Dead Simple (Roy Grace)
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Read more: The unmissable dramas coming up in March and April on ITV1: Channel announces new spring schedule Is Grace based on a book? One of the most gripping edge-of-your-seat evenings I have experienced in a theatre…totally unmissable!’ Meet Detective Superintendent Roy Grace on his unforgettable first major case, in this TV tie-in edition of Dead Simple, by award winning crime author Peter James.
Dead Simple – Peter James Dead Simple – Peter James
The one man who ought to know of the groom’s whereabouts is saying nothing. But then he has a lot more to gain than anyone realizes, for one man’s disaster is another man’s fortune . . .Not even his case, Detective Roy Grace, haunted by the disappearance of his wife years ago, finds himself trying to put the pieces together. One of those pieces, Mark Warren, best man to Michael, who if it wasn’t for a trip would’ve been dead also, is acting very peculiar and considering him not knowing anything about the prank makes it hard to believe that someone so close doesn’t know anything. Upon working deeper in the case, things are just not adding up. Was it a accident or foul play, this one prank set in motion a series of events that leads the reader down a gripping, suspenseful narrative that is unpredictable and satisfies the thirst of a great suspense plot. Peter takes his readers on a thrill ride, and hopefully we’ve managed to capture some of that runaway rollercoaster feeling.” Finally, Peter James’ Left You Dead is due out in May 2021. Grace film one: Dead Simple – what happened?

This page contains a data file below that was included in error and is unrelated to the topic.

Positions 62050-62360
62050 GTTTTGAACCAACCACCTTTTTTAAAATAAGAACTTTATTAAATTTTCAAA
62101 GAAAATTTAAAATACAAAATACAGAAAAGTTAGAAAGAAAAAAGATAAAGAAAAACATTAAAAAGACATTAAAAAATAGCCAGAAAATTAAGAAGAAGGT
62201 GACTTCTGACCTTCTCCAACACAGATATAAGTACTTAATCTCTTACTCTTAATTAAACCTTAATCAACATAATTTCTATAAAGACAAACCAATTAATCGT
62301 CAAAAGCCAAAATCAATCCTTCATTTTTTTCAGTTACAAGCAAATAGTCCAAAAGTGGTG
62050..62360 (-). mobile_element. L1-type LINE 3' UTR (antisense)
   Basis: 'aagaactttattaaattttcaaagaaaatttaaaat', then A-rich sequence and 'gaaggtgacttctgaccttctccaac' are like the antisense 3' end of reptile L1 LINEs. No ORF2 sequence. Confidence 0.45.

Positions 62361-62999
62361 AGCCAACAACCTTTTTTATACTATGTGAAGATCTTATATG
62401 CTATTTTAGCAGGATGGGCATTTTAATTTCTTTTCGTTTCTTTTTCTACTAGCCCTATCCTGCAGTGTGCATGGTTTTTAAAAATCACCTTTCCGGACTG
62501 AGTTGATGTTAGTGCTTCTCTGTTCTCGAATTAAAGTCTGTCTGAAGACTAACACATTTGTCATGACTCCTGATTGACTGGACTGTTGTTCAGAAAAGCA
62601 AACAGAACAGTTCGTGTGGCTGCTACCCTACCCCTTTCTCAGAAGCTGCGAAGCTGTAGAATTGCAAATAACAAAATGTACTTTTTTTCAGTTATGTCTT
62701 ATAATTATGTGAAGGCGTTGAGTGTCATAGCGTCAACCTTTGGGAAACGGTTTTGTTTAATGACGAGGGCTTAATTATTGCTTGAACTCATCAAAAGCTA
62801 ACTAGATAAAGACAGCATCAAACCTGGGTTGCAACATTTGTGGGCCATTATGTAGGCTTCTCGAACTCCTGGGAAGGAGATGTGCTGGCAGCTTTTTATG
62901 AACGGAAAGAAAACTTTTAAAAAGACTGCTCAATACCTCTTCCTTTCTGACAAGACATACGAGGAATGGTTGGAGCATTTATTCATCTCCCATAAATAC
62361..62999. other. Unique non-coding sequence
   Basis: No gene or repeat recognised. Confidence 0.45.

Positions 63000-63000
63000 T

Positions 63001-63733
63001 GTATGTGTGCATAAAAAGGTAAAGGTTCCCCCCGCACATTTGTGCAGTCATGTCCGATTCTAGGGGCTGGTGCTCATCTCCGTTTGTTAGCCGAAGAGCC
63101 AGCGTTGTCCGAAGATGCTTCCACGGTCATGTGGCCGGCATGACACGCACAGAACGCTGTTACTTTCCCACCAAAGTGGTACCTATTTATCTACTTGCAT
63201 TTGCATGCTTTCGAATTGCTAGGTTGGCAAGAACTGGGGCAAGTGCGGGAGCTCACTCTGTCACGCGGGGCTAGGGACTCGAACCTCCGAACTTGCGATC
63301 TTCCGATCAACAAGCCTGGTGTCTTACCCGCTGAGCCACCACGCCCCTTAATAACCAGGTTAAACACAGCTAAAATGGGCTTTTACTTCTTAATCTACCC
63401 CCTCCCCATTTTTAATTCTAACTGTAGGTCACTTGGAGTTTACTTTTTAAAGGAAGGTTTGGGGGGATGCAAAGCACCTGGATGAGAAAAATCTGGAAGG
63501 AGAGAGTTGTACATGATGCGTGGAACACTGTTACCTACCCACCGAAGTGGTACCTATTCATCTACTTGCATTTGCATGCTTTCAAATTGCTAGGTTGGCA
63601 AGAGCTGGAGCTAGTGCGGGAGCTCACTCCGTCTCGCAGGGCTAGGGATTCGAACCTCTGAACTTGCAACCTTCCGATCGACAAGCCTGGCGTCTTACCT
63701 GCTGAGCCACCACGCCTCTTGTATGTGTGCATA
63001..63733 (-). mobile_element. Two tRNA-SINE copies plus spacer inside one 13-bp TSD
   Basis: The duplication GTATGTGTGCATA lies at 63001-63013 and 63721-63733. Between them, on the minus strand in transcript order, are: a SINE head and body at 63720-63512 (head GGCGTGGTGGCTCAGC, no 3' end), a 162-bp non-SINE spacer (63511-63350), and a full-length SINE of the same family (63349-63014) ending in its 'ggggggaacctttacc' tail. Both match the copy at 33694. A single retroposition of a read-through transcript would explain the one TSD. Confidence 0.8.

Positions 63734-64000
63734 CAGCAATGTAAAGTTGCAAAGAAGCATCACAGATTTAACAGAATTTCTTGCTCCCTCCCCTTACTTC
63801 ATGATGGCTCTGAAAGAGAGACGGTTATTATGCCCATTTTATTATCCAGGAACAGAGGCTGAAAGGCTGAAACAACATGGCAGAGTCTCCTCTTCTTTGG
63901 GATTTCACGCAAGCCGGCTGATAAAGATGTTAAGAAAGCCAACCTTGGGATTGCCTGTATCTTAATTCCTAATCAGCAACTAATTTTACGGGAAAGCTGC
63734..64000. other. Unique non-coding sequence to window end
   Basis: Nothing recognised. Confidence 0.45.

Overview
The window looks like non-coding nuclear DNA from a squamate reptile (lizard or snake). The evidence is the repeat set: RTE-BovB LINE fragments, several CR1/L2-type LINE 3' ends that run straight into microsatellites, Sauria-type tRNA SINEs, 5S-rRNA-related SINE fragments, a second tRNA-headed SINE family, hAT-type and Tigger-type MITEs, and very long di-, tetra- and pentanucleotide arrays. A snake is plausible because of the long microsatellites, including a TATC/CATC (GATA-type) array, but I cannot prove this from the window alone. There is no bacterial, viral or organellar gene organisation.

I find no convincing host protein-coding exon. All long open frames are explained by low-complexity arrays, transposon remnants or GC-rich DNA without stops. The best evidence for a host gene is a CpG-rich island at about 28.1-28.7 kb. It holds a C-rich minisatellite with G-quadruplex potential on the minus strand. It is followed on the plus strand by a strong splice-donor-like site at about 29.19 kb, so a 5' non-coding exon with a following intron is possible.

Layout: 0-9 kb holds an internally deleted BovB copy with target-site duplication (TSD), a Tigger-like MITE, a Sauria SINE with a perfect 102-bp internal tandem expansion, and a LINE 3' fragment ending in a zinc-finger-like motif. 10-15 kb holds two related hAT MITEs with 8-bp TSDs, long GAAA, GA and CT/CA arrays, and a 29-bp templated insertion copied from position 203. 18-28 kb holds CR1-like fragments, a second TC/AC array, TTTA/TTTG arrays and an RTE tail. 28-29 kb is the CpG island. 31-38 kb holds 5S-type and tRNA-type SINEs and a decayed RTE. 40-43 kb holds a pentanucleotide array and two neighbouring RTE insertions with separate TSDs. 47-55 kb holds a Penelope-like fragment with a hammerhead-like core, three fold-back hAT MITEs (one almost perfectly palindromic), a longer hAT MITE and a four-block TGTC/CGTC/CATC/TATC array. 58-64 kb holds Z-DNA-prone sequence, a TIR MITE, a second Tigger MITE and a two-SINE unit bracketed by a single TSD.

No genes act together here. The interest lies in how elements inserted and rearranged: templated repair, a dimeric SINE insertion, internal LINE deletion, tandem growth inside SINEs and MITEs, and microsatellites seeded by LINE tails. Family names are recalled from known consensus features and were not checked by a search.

Dead Simple by Peter James | Waterstones Dead Simple by Peter James | Waterstones
But it’s a lot more than a prank gone wrong, as we soon find out those closest to him plotted to murder him. He says: “It’s a seemingly straightforward missing person inquiry which twists off into territory awash with nightmare fuel. It was meant to be a harmless stag-night prank. But a few hours later, the groom has disappeared and his friends are dead.Elsewhere in the city, when Tom Bryce finds a disc left on a train, he simply tries to do the right thing – return it to its owner. Screenwriter Russell Lewis tell us: “What attracted me to Peter James’ seaside noir was their darkness, and the chilly, unsentimental realism of his meticulously researched Police procedure.”